In order to solve a problem you need to set your company's goals and priorities, then establish a plan.
Your data have been collected and analyzed. The dealership's problems, as they relate to a particular customer, should be noticeable.
Talk to your employees. They will tell you what some of the impairments to success are.
Now you must determine appropriate short- and long-term goals to solve the identified problems. Using the linebacker approach, some short-term goals may require immediate removal in order to make any progress.
For example, suppose it was determined through the data collection process that one of your employees needs a new computer, or that the dealership needs a simple confirmation from the customer on certain problem orders. These are relatively easy fixes.
Once the obstacles to success have been removed, then long-term goals can be set. Those goals should be specific (what); assign responsibility (who); provide a time frame for goal completion (when); and state how success will be measured (how).
Short-term goals consist of a path of step-by-step components with shorter time frames that, if completed, will lead to the completion of the long-term goal.
Once you've reached this step, it's time to implement the plan.
Communication is most critical at this juncture. Key employees should be aware that the dealership is doing an analysis of a particular customer. They also should have been involved in the formulation of the goals.
Now it's time for management to create an environment in which dealership employees can focus on meeting short-term goals by completing their necessary tasks. Communicate with your employees at each step of the way.
Normally in this step of the process there will be other obstacles requiring your intervention in order to alleviate a problem.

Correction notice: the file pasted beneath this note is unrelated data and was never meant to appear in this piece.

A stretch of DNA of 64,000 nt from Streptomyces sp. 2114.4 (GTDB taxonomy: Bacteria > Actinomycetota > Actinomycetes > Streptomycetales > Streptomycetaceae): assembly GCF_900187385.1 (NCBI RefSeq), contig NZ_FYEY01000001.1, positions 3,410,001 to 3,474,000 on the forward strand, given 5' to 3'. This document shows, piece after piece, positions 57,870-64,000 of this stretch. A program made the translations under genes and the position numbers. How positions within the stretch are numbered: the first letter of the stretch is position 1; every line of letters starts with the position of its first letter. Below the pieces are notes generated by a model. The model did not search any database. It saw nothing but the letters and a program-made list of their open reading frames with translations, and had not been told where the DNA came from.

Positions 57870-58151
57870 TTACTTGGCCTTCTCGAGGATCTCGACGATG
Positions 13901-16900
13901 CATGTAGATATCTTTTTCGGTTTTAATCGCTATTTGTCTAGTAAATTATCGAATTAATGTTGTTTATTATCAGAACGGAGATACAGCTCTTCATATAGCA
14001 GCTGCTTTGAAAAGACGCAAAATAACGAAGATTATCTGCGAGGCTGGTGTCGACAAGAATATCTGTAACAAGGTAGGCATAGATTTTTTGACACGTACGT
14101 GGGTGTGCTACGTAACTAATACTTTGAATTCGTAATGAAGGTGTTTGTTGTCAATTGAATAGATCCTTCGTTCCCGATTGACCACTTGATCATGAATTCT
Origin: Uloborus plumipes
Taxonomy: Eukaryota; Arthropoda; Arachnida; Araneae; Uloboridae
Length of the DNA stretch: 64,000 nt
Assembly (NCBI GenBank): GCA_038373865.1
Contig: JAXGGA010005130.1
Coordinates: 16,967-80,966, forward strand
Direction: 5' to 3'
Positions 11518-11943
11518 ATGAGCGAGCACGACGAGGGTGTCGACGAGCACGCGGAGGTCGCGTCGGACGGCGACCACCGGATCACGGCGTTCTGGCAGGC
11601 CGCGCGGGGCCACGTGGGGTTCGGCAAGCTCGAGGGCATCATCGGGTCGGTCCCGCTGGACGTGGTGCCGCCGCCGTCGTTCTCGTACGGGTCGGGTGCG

However, as each obstacle is removed or system modified, the process will flow a little more smoothly until a new, more efficient system is in place. This requires a demonstration of extreme patience on the part of management because, by now, they've been looking at this particular customer or problem for quite a while. Often times they ``just want it fixed now!'' Fight that urge.
Obtaining ongoing feedback is critical to the last step of the decision-making model: evaluating the plan.
The last step is the one that separates the herd. Top performers recognize there are really only two outcomes-the goal was reached or it wasn't reached. (I'm starting to sound like my high school coach who said, ``It's either a ``W'' or an ``L'').
Many managers go through the first four steps, then their interest wanes and they move on to the next project. That could be a fatal mistake.
Setting up routine evaluation meetings or a computer program to help with the evaluation process is a key step in the decision-making process.
One client was having trouble with a very detailed billing process that required signatures and information from multiple parties.
The process was derailing at several junctures and ultimately the client was not collecting the money owed.
The leader set up a spreadsheet wherein once a certain block of bills was processed by a certain person, that person logged his or her name and date on the spreadsheet.
The leader was able to click on the spreadsheet daily and determine the progress of the bills through the system-and more importantly, where bottlenecks were being encountered.
One question your dealership management must determine is what approach you'll take with customers.
Remember, the leader also must be prepared to walk away from the business if necessary-a critical part of all negotiations.
A disciplined decision-making process is essential to a successful organization. By allowing your employees to learn, understand and be a part of these five steps, they may incorporate this discipline into their daily tasks, which surely will assist your dealership's management.
The one that many successful tire center managers seem to use constructively is what I call the ``prepared direct approach.'' First, they fix their internal problems and address any of the customer's concerns.
Then, if the margins are not satisfactory, they talk directly to the customer. The leader I mentioned who turned around the three business divisions repeatedly used this approach.
He would meet with a customer to determine any concerns, fix the problems, then return to either ask for more business or a better price on their existing business.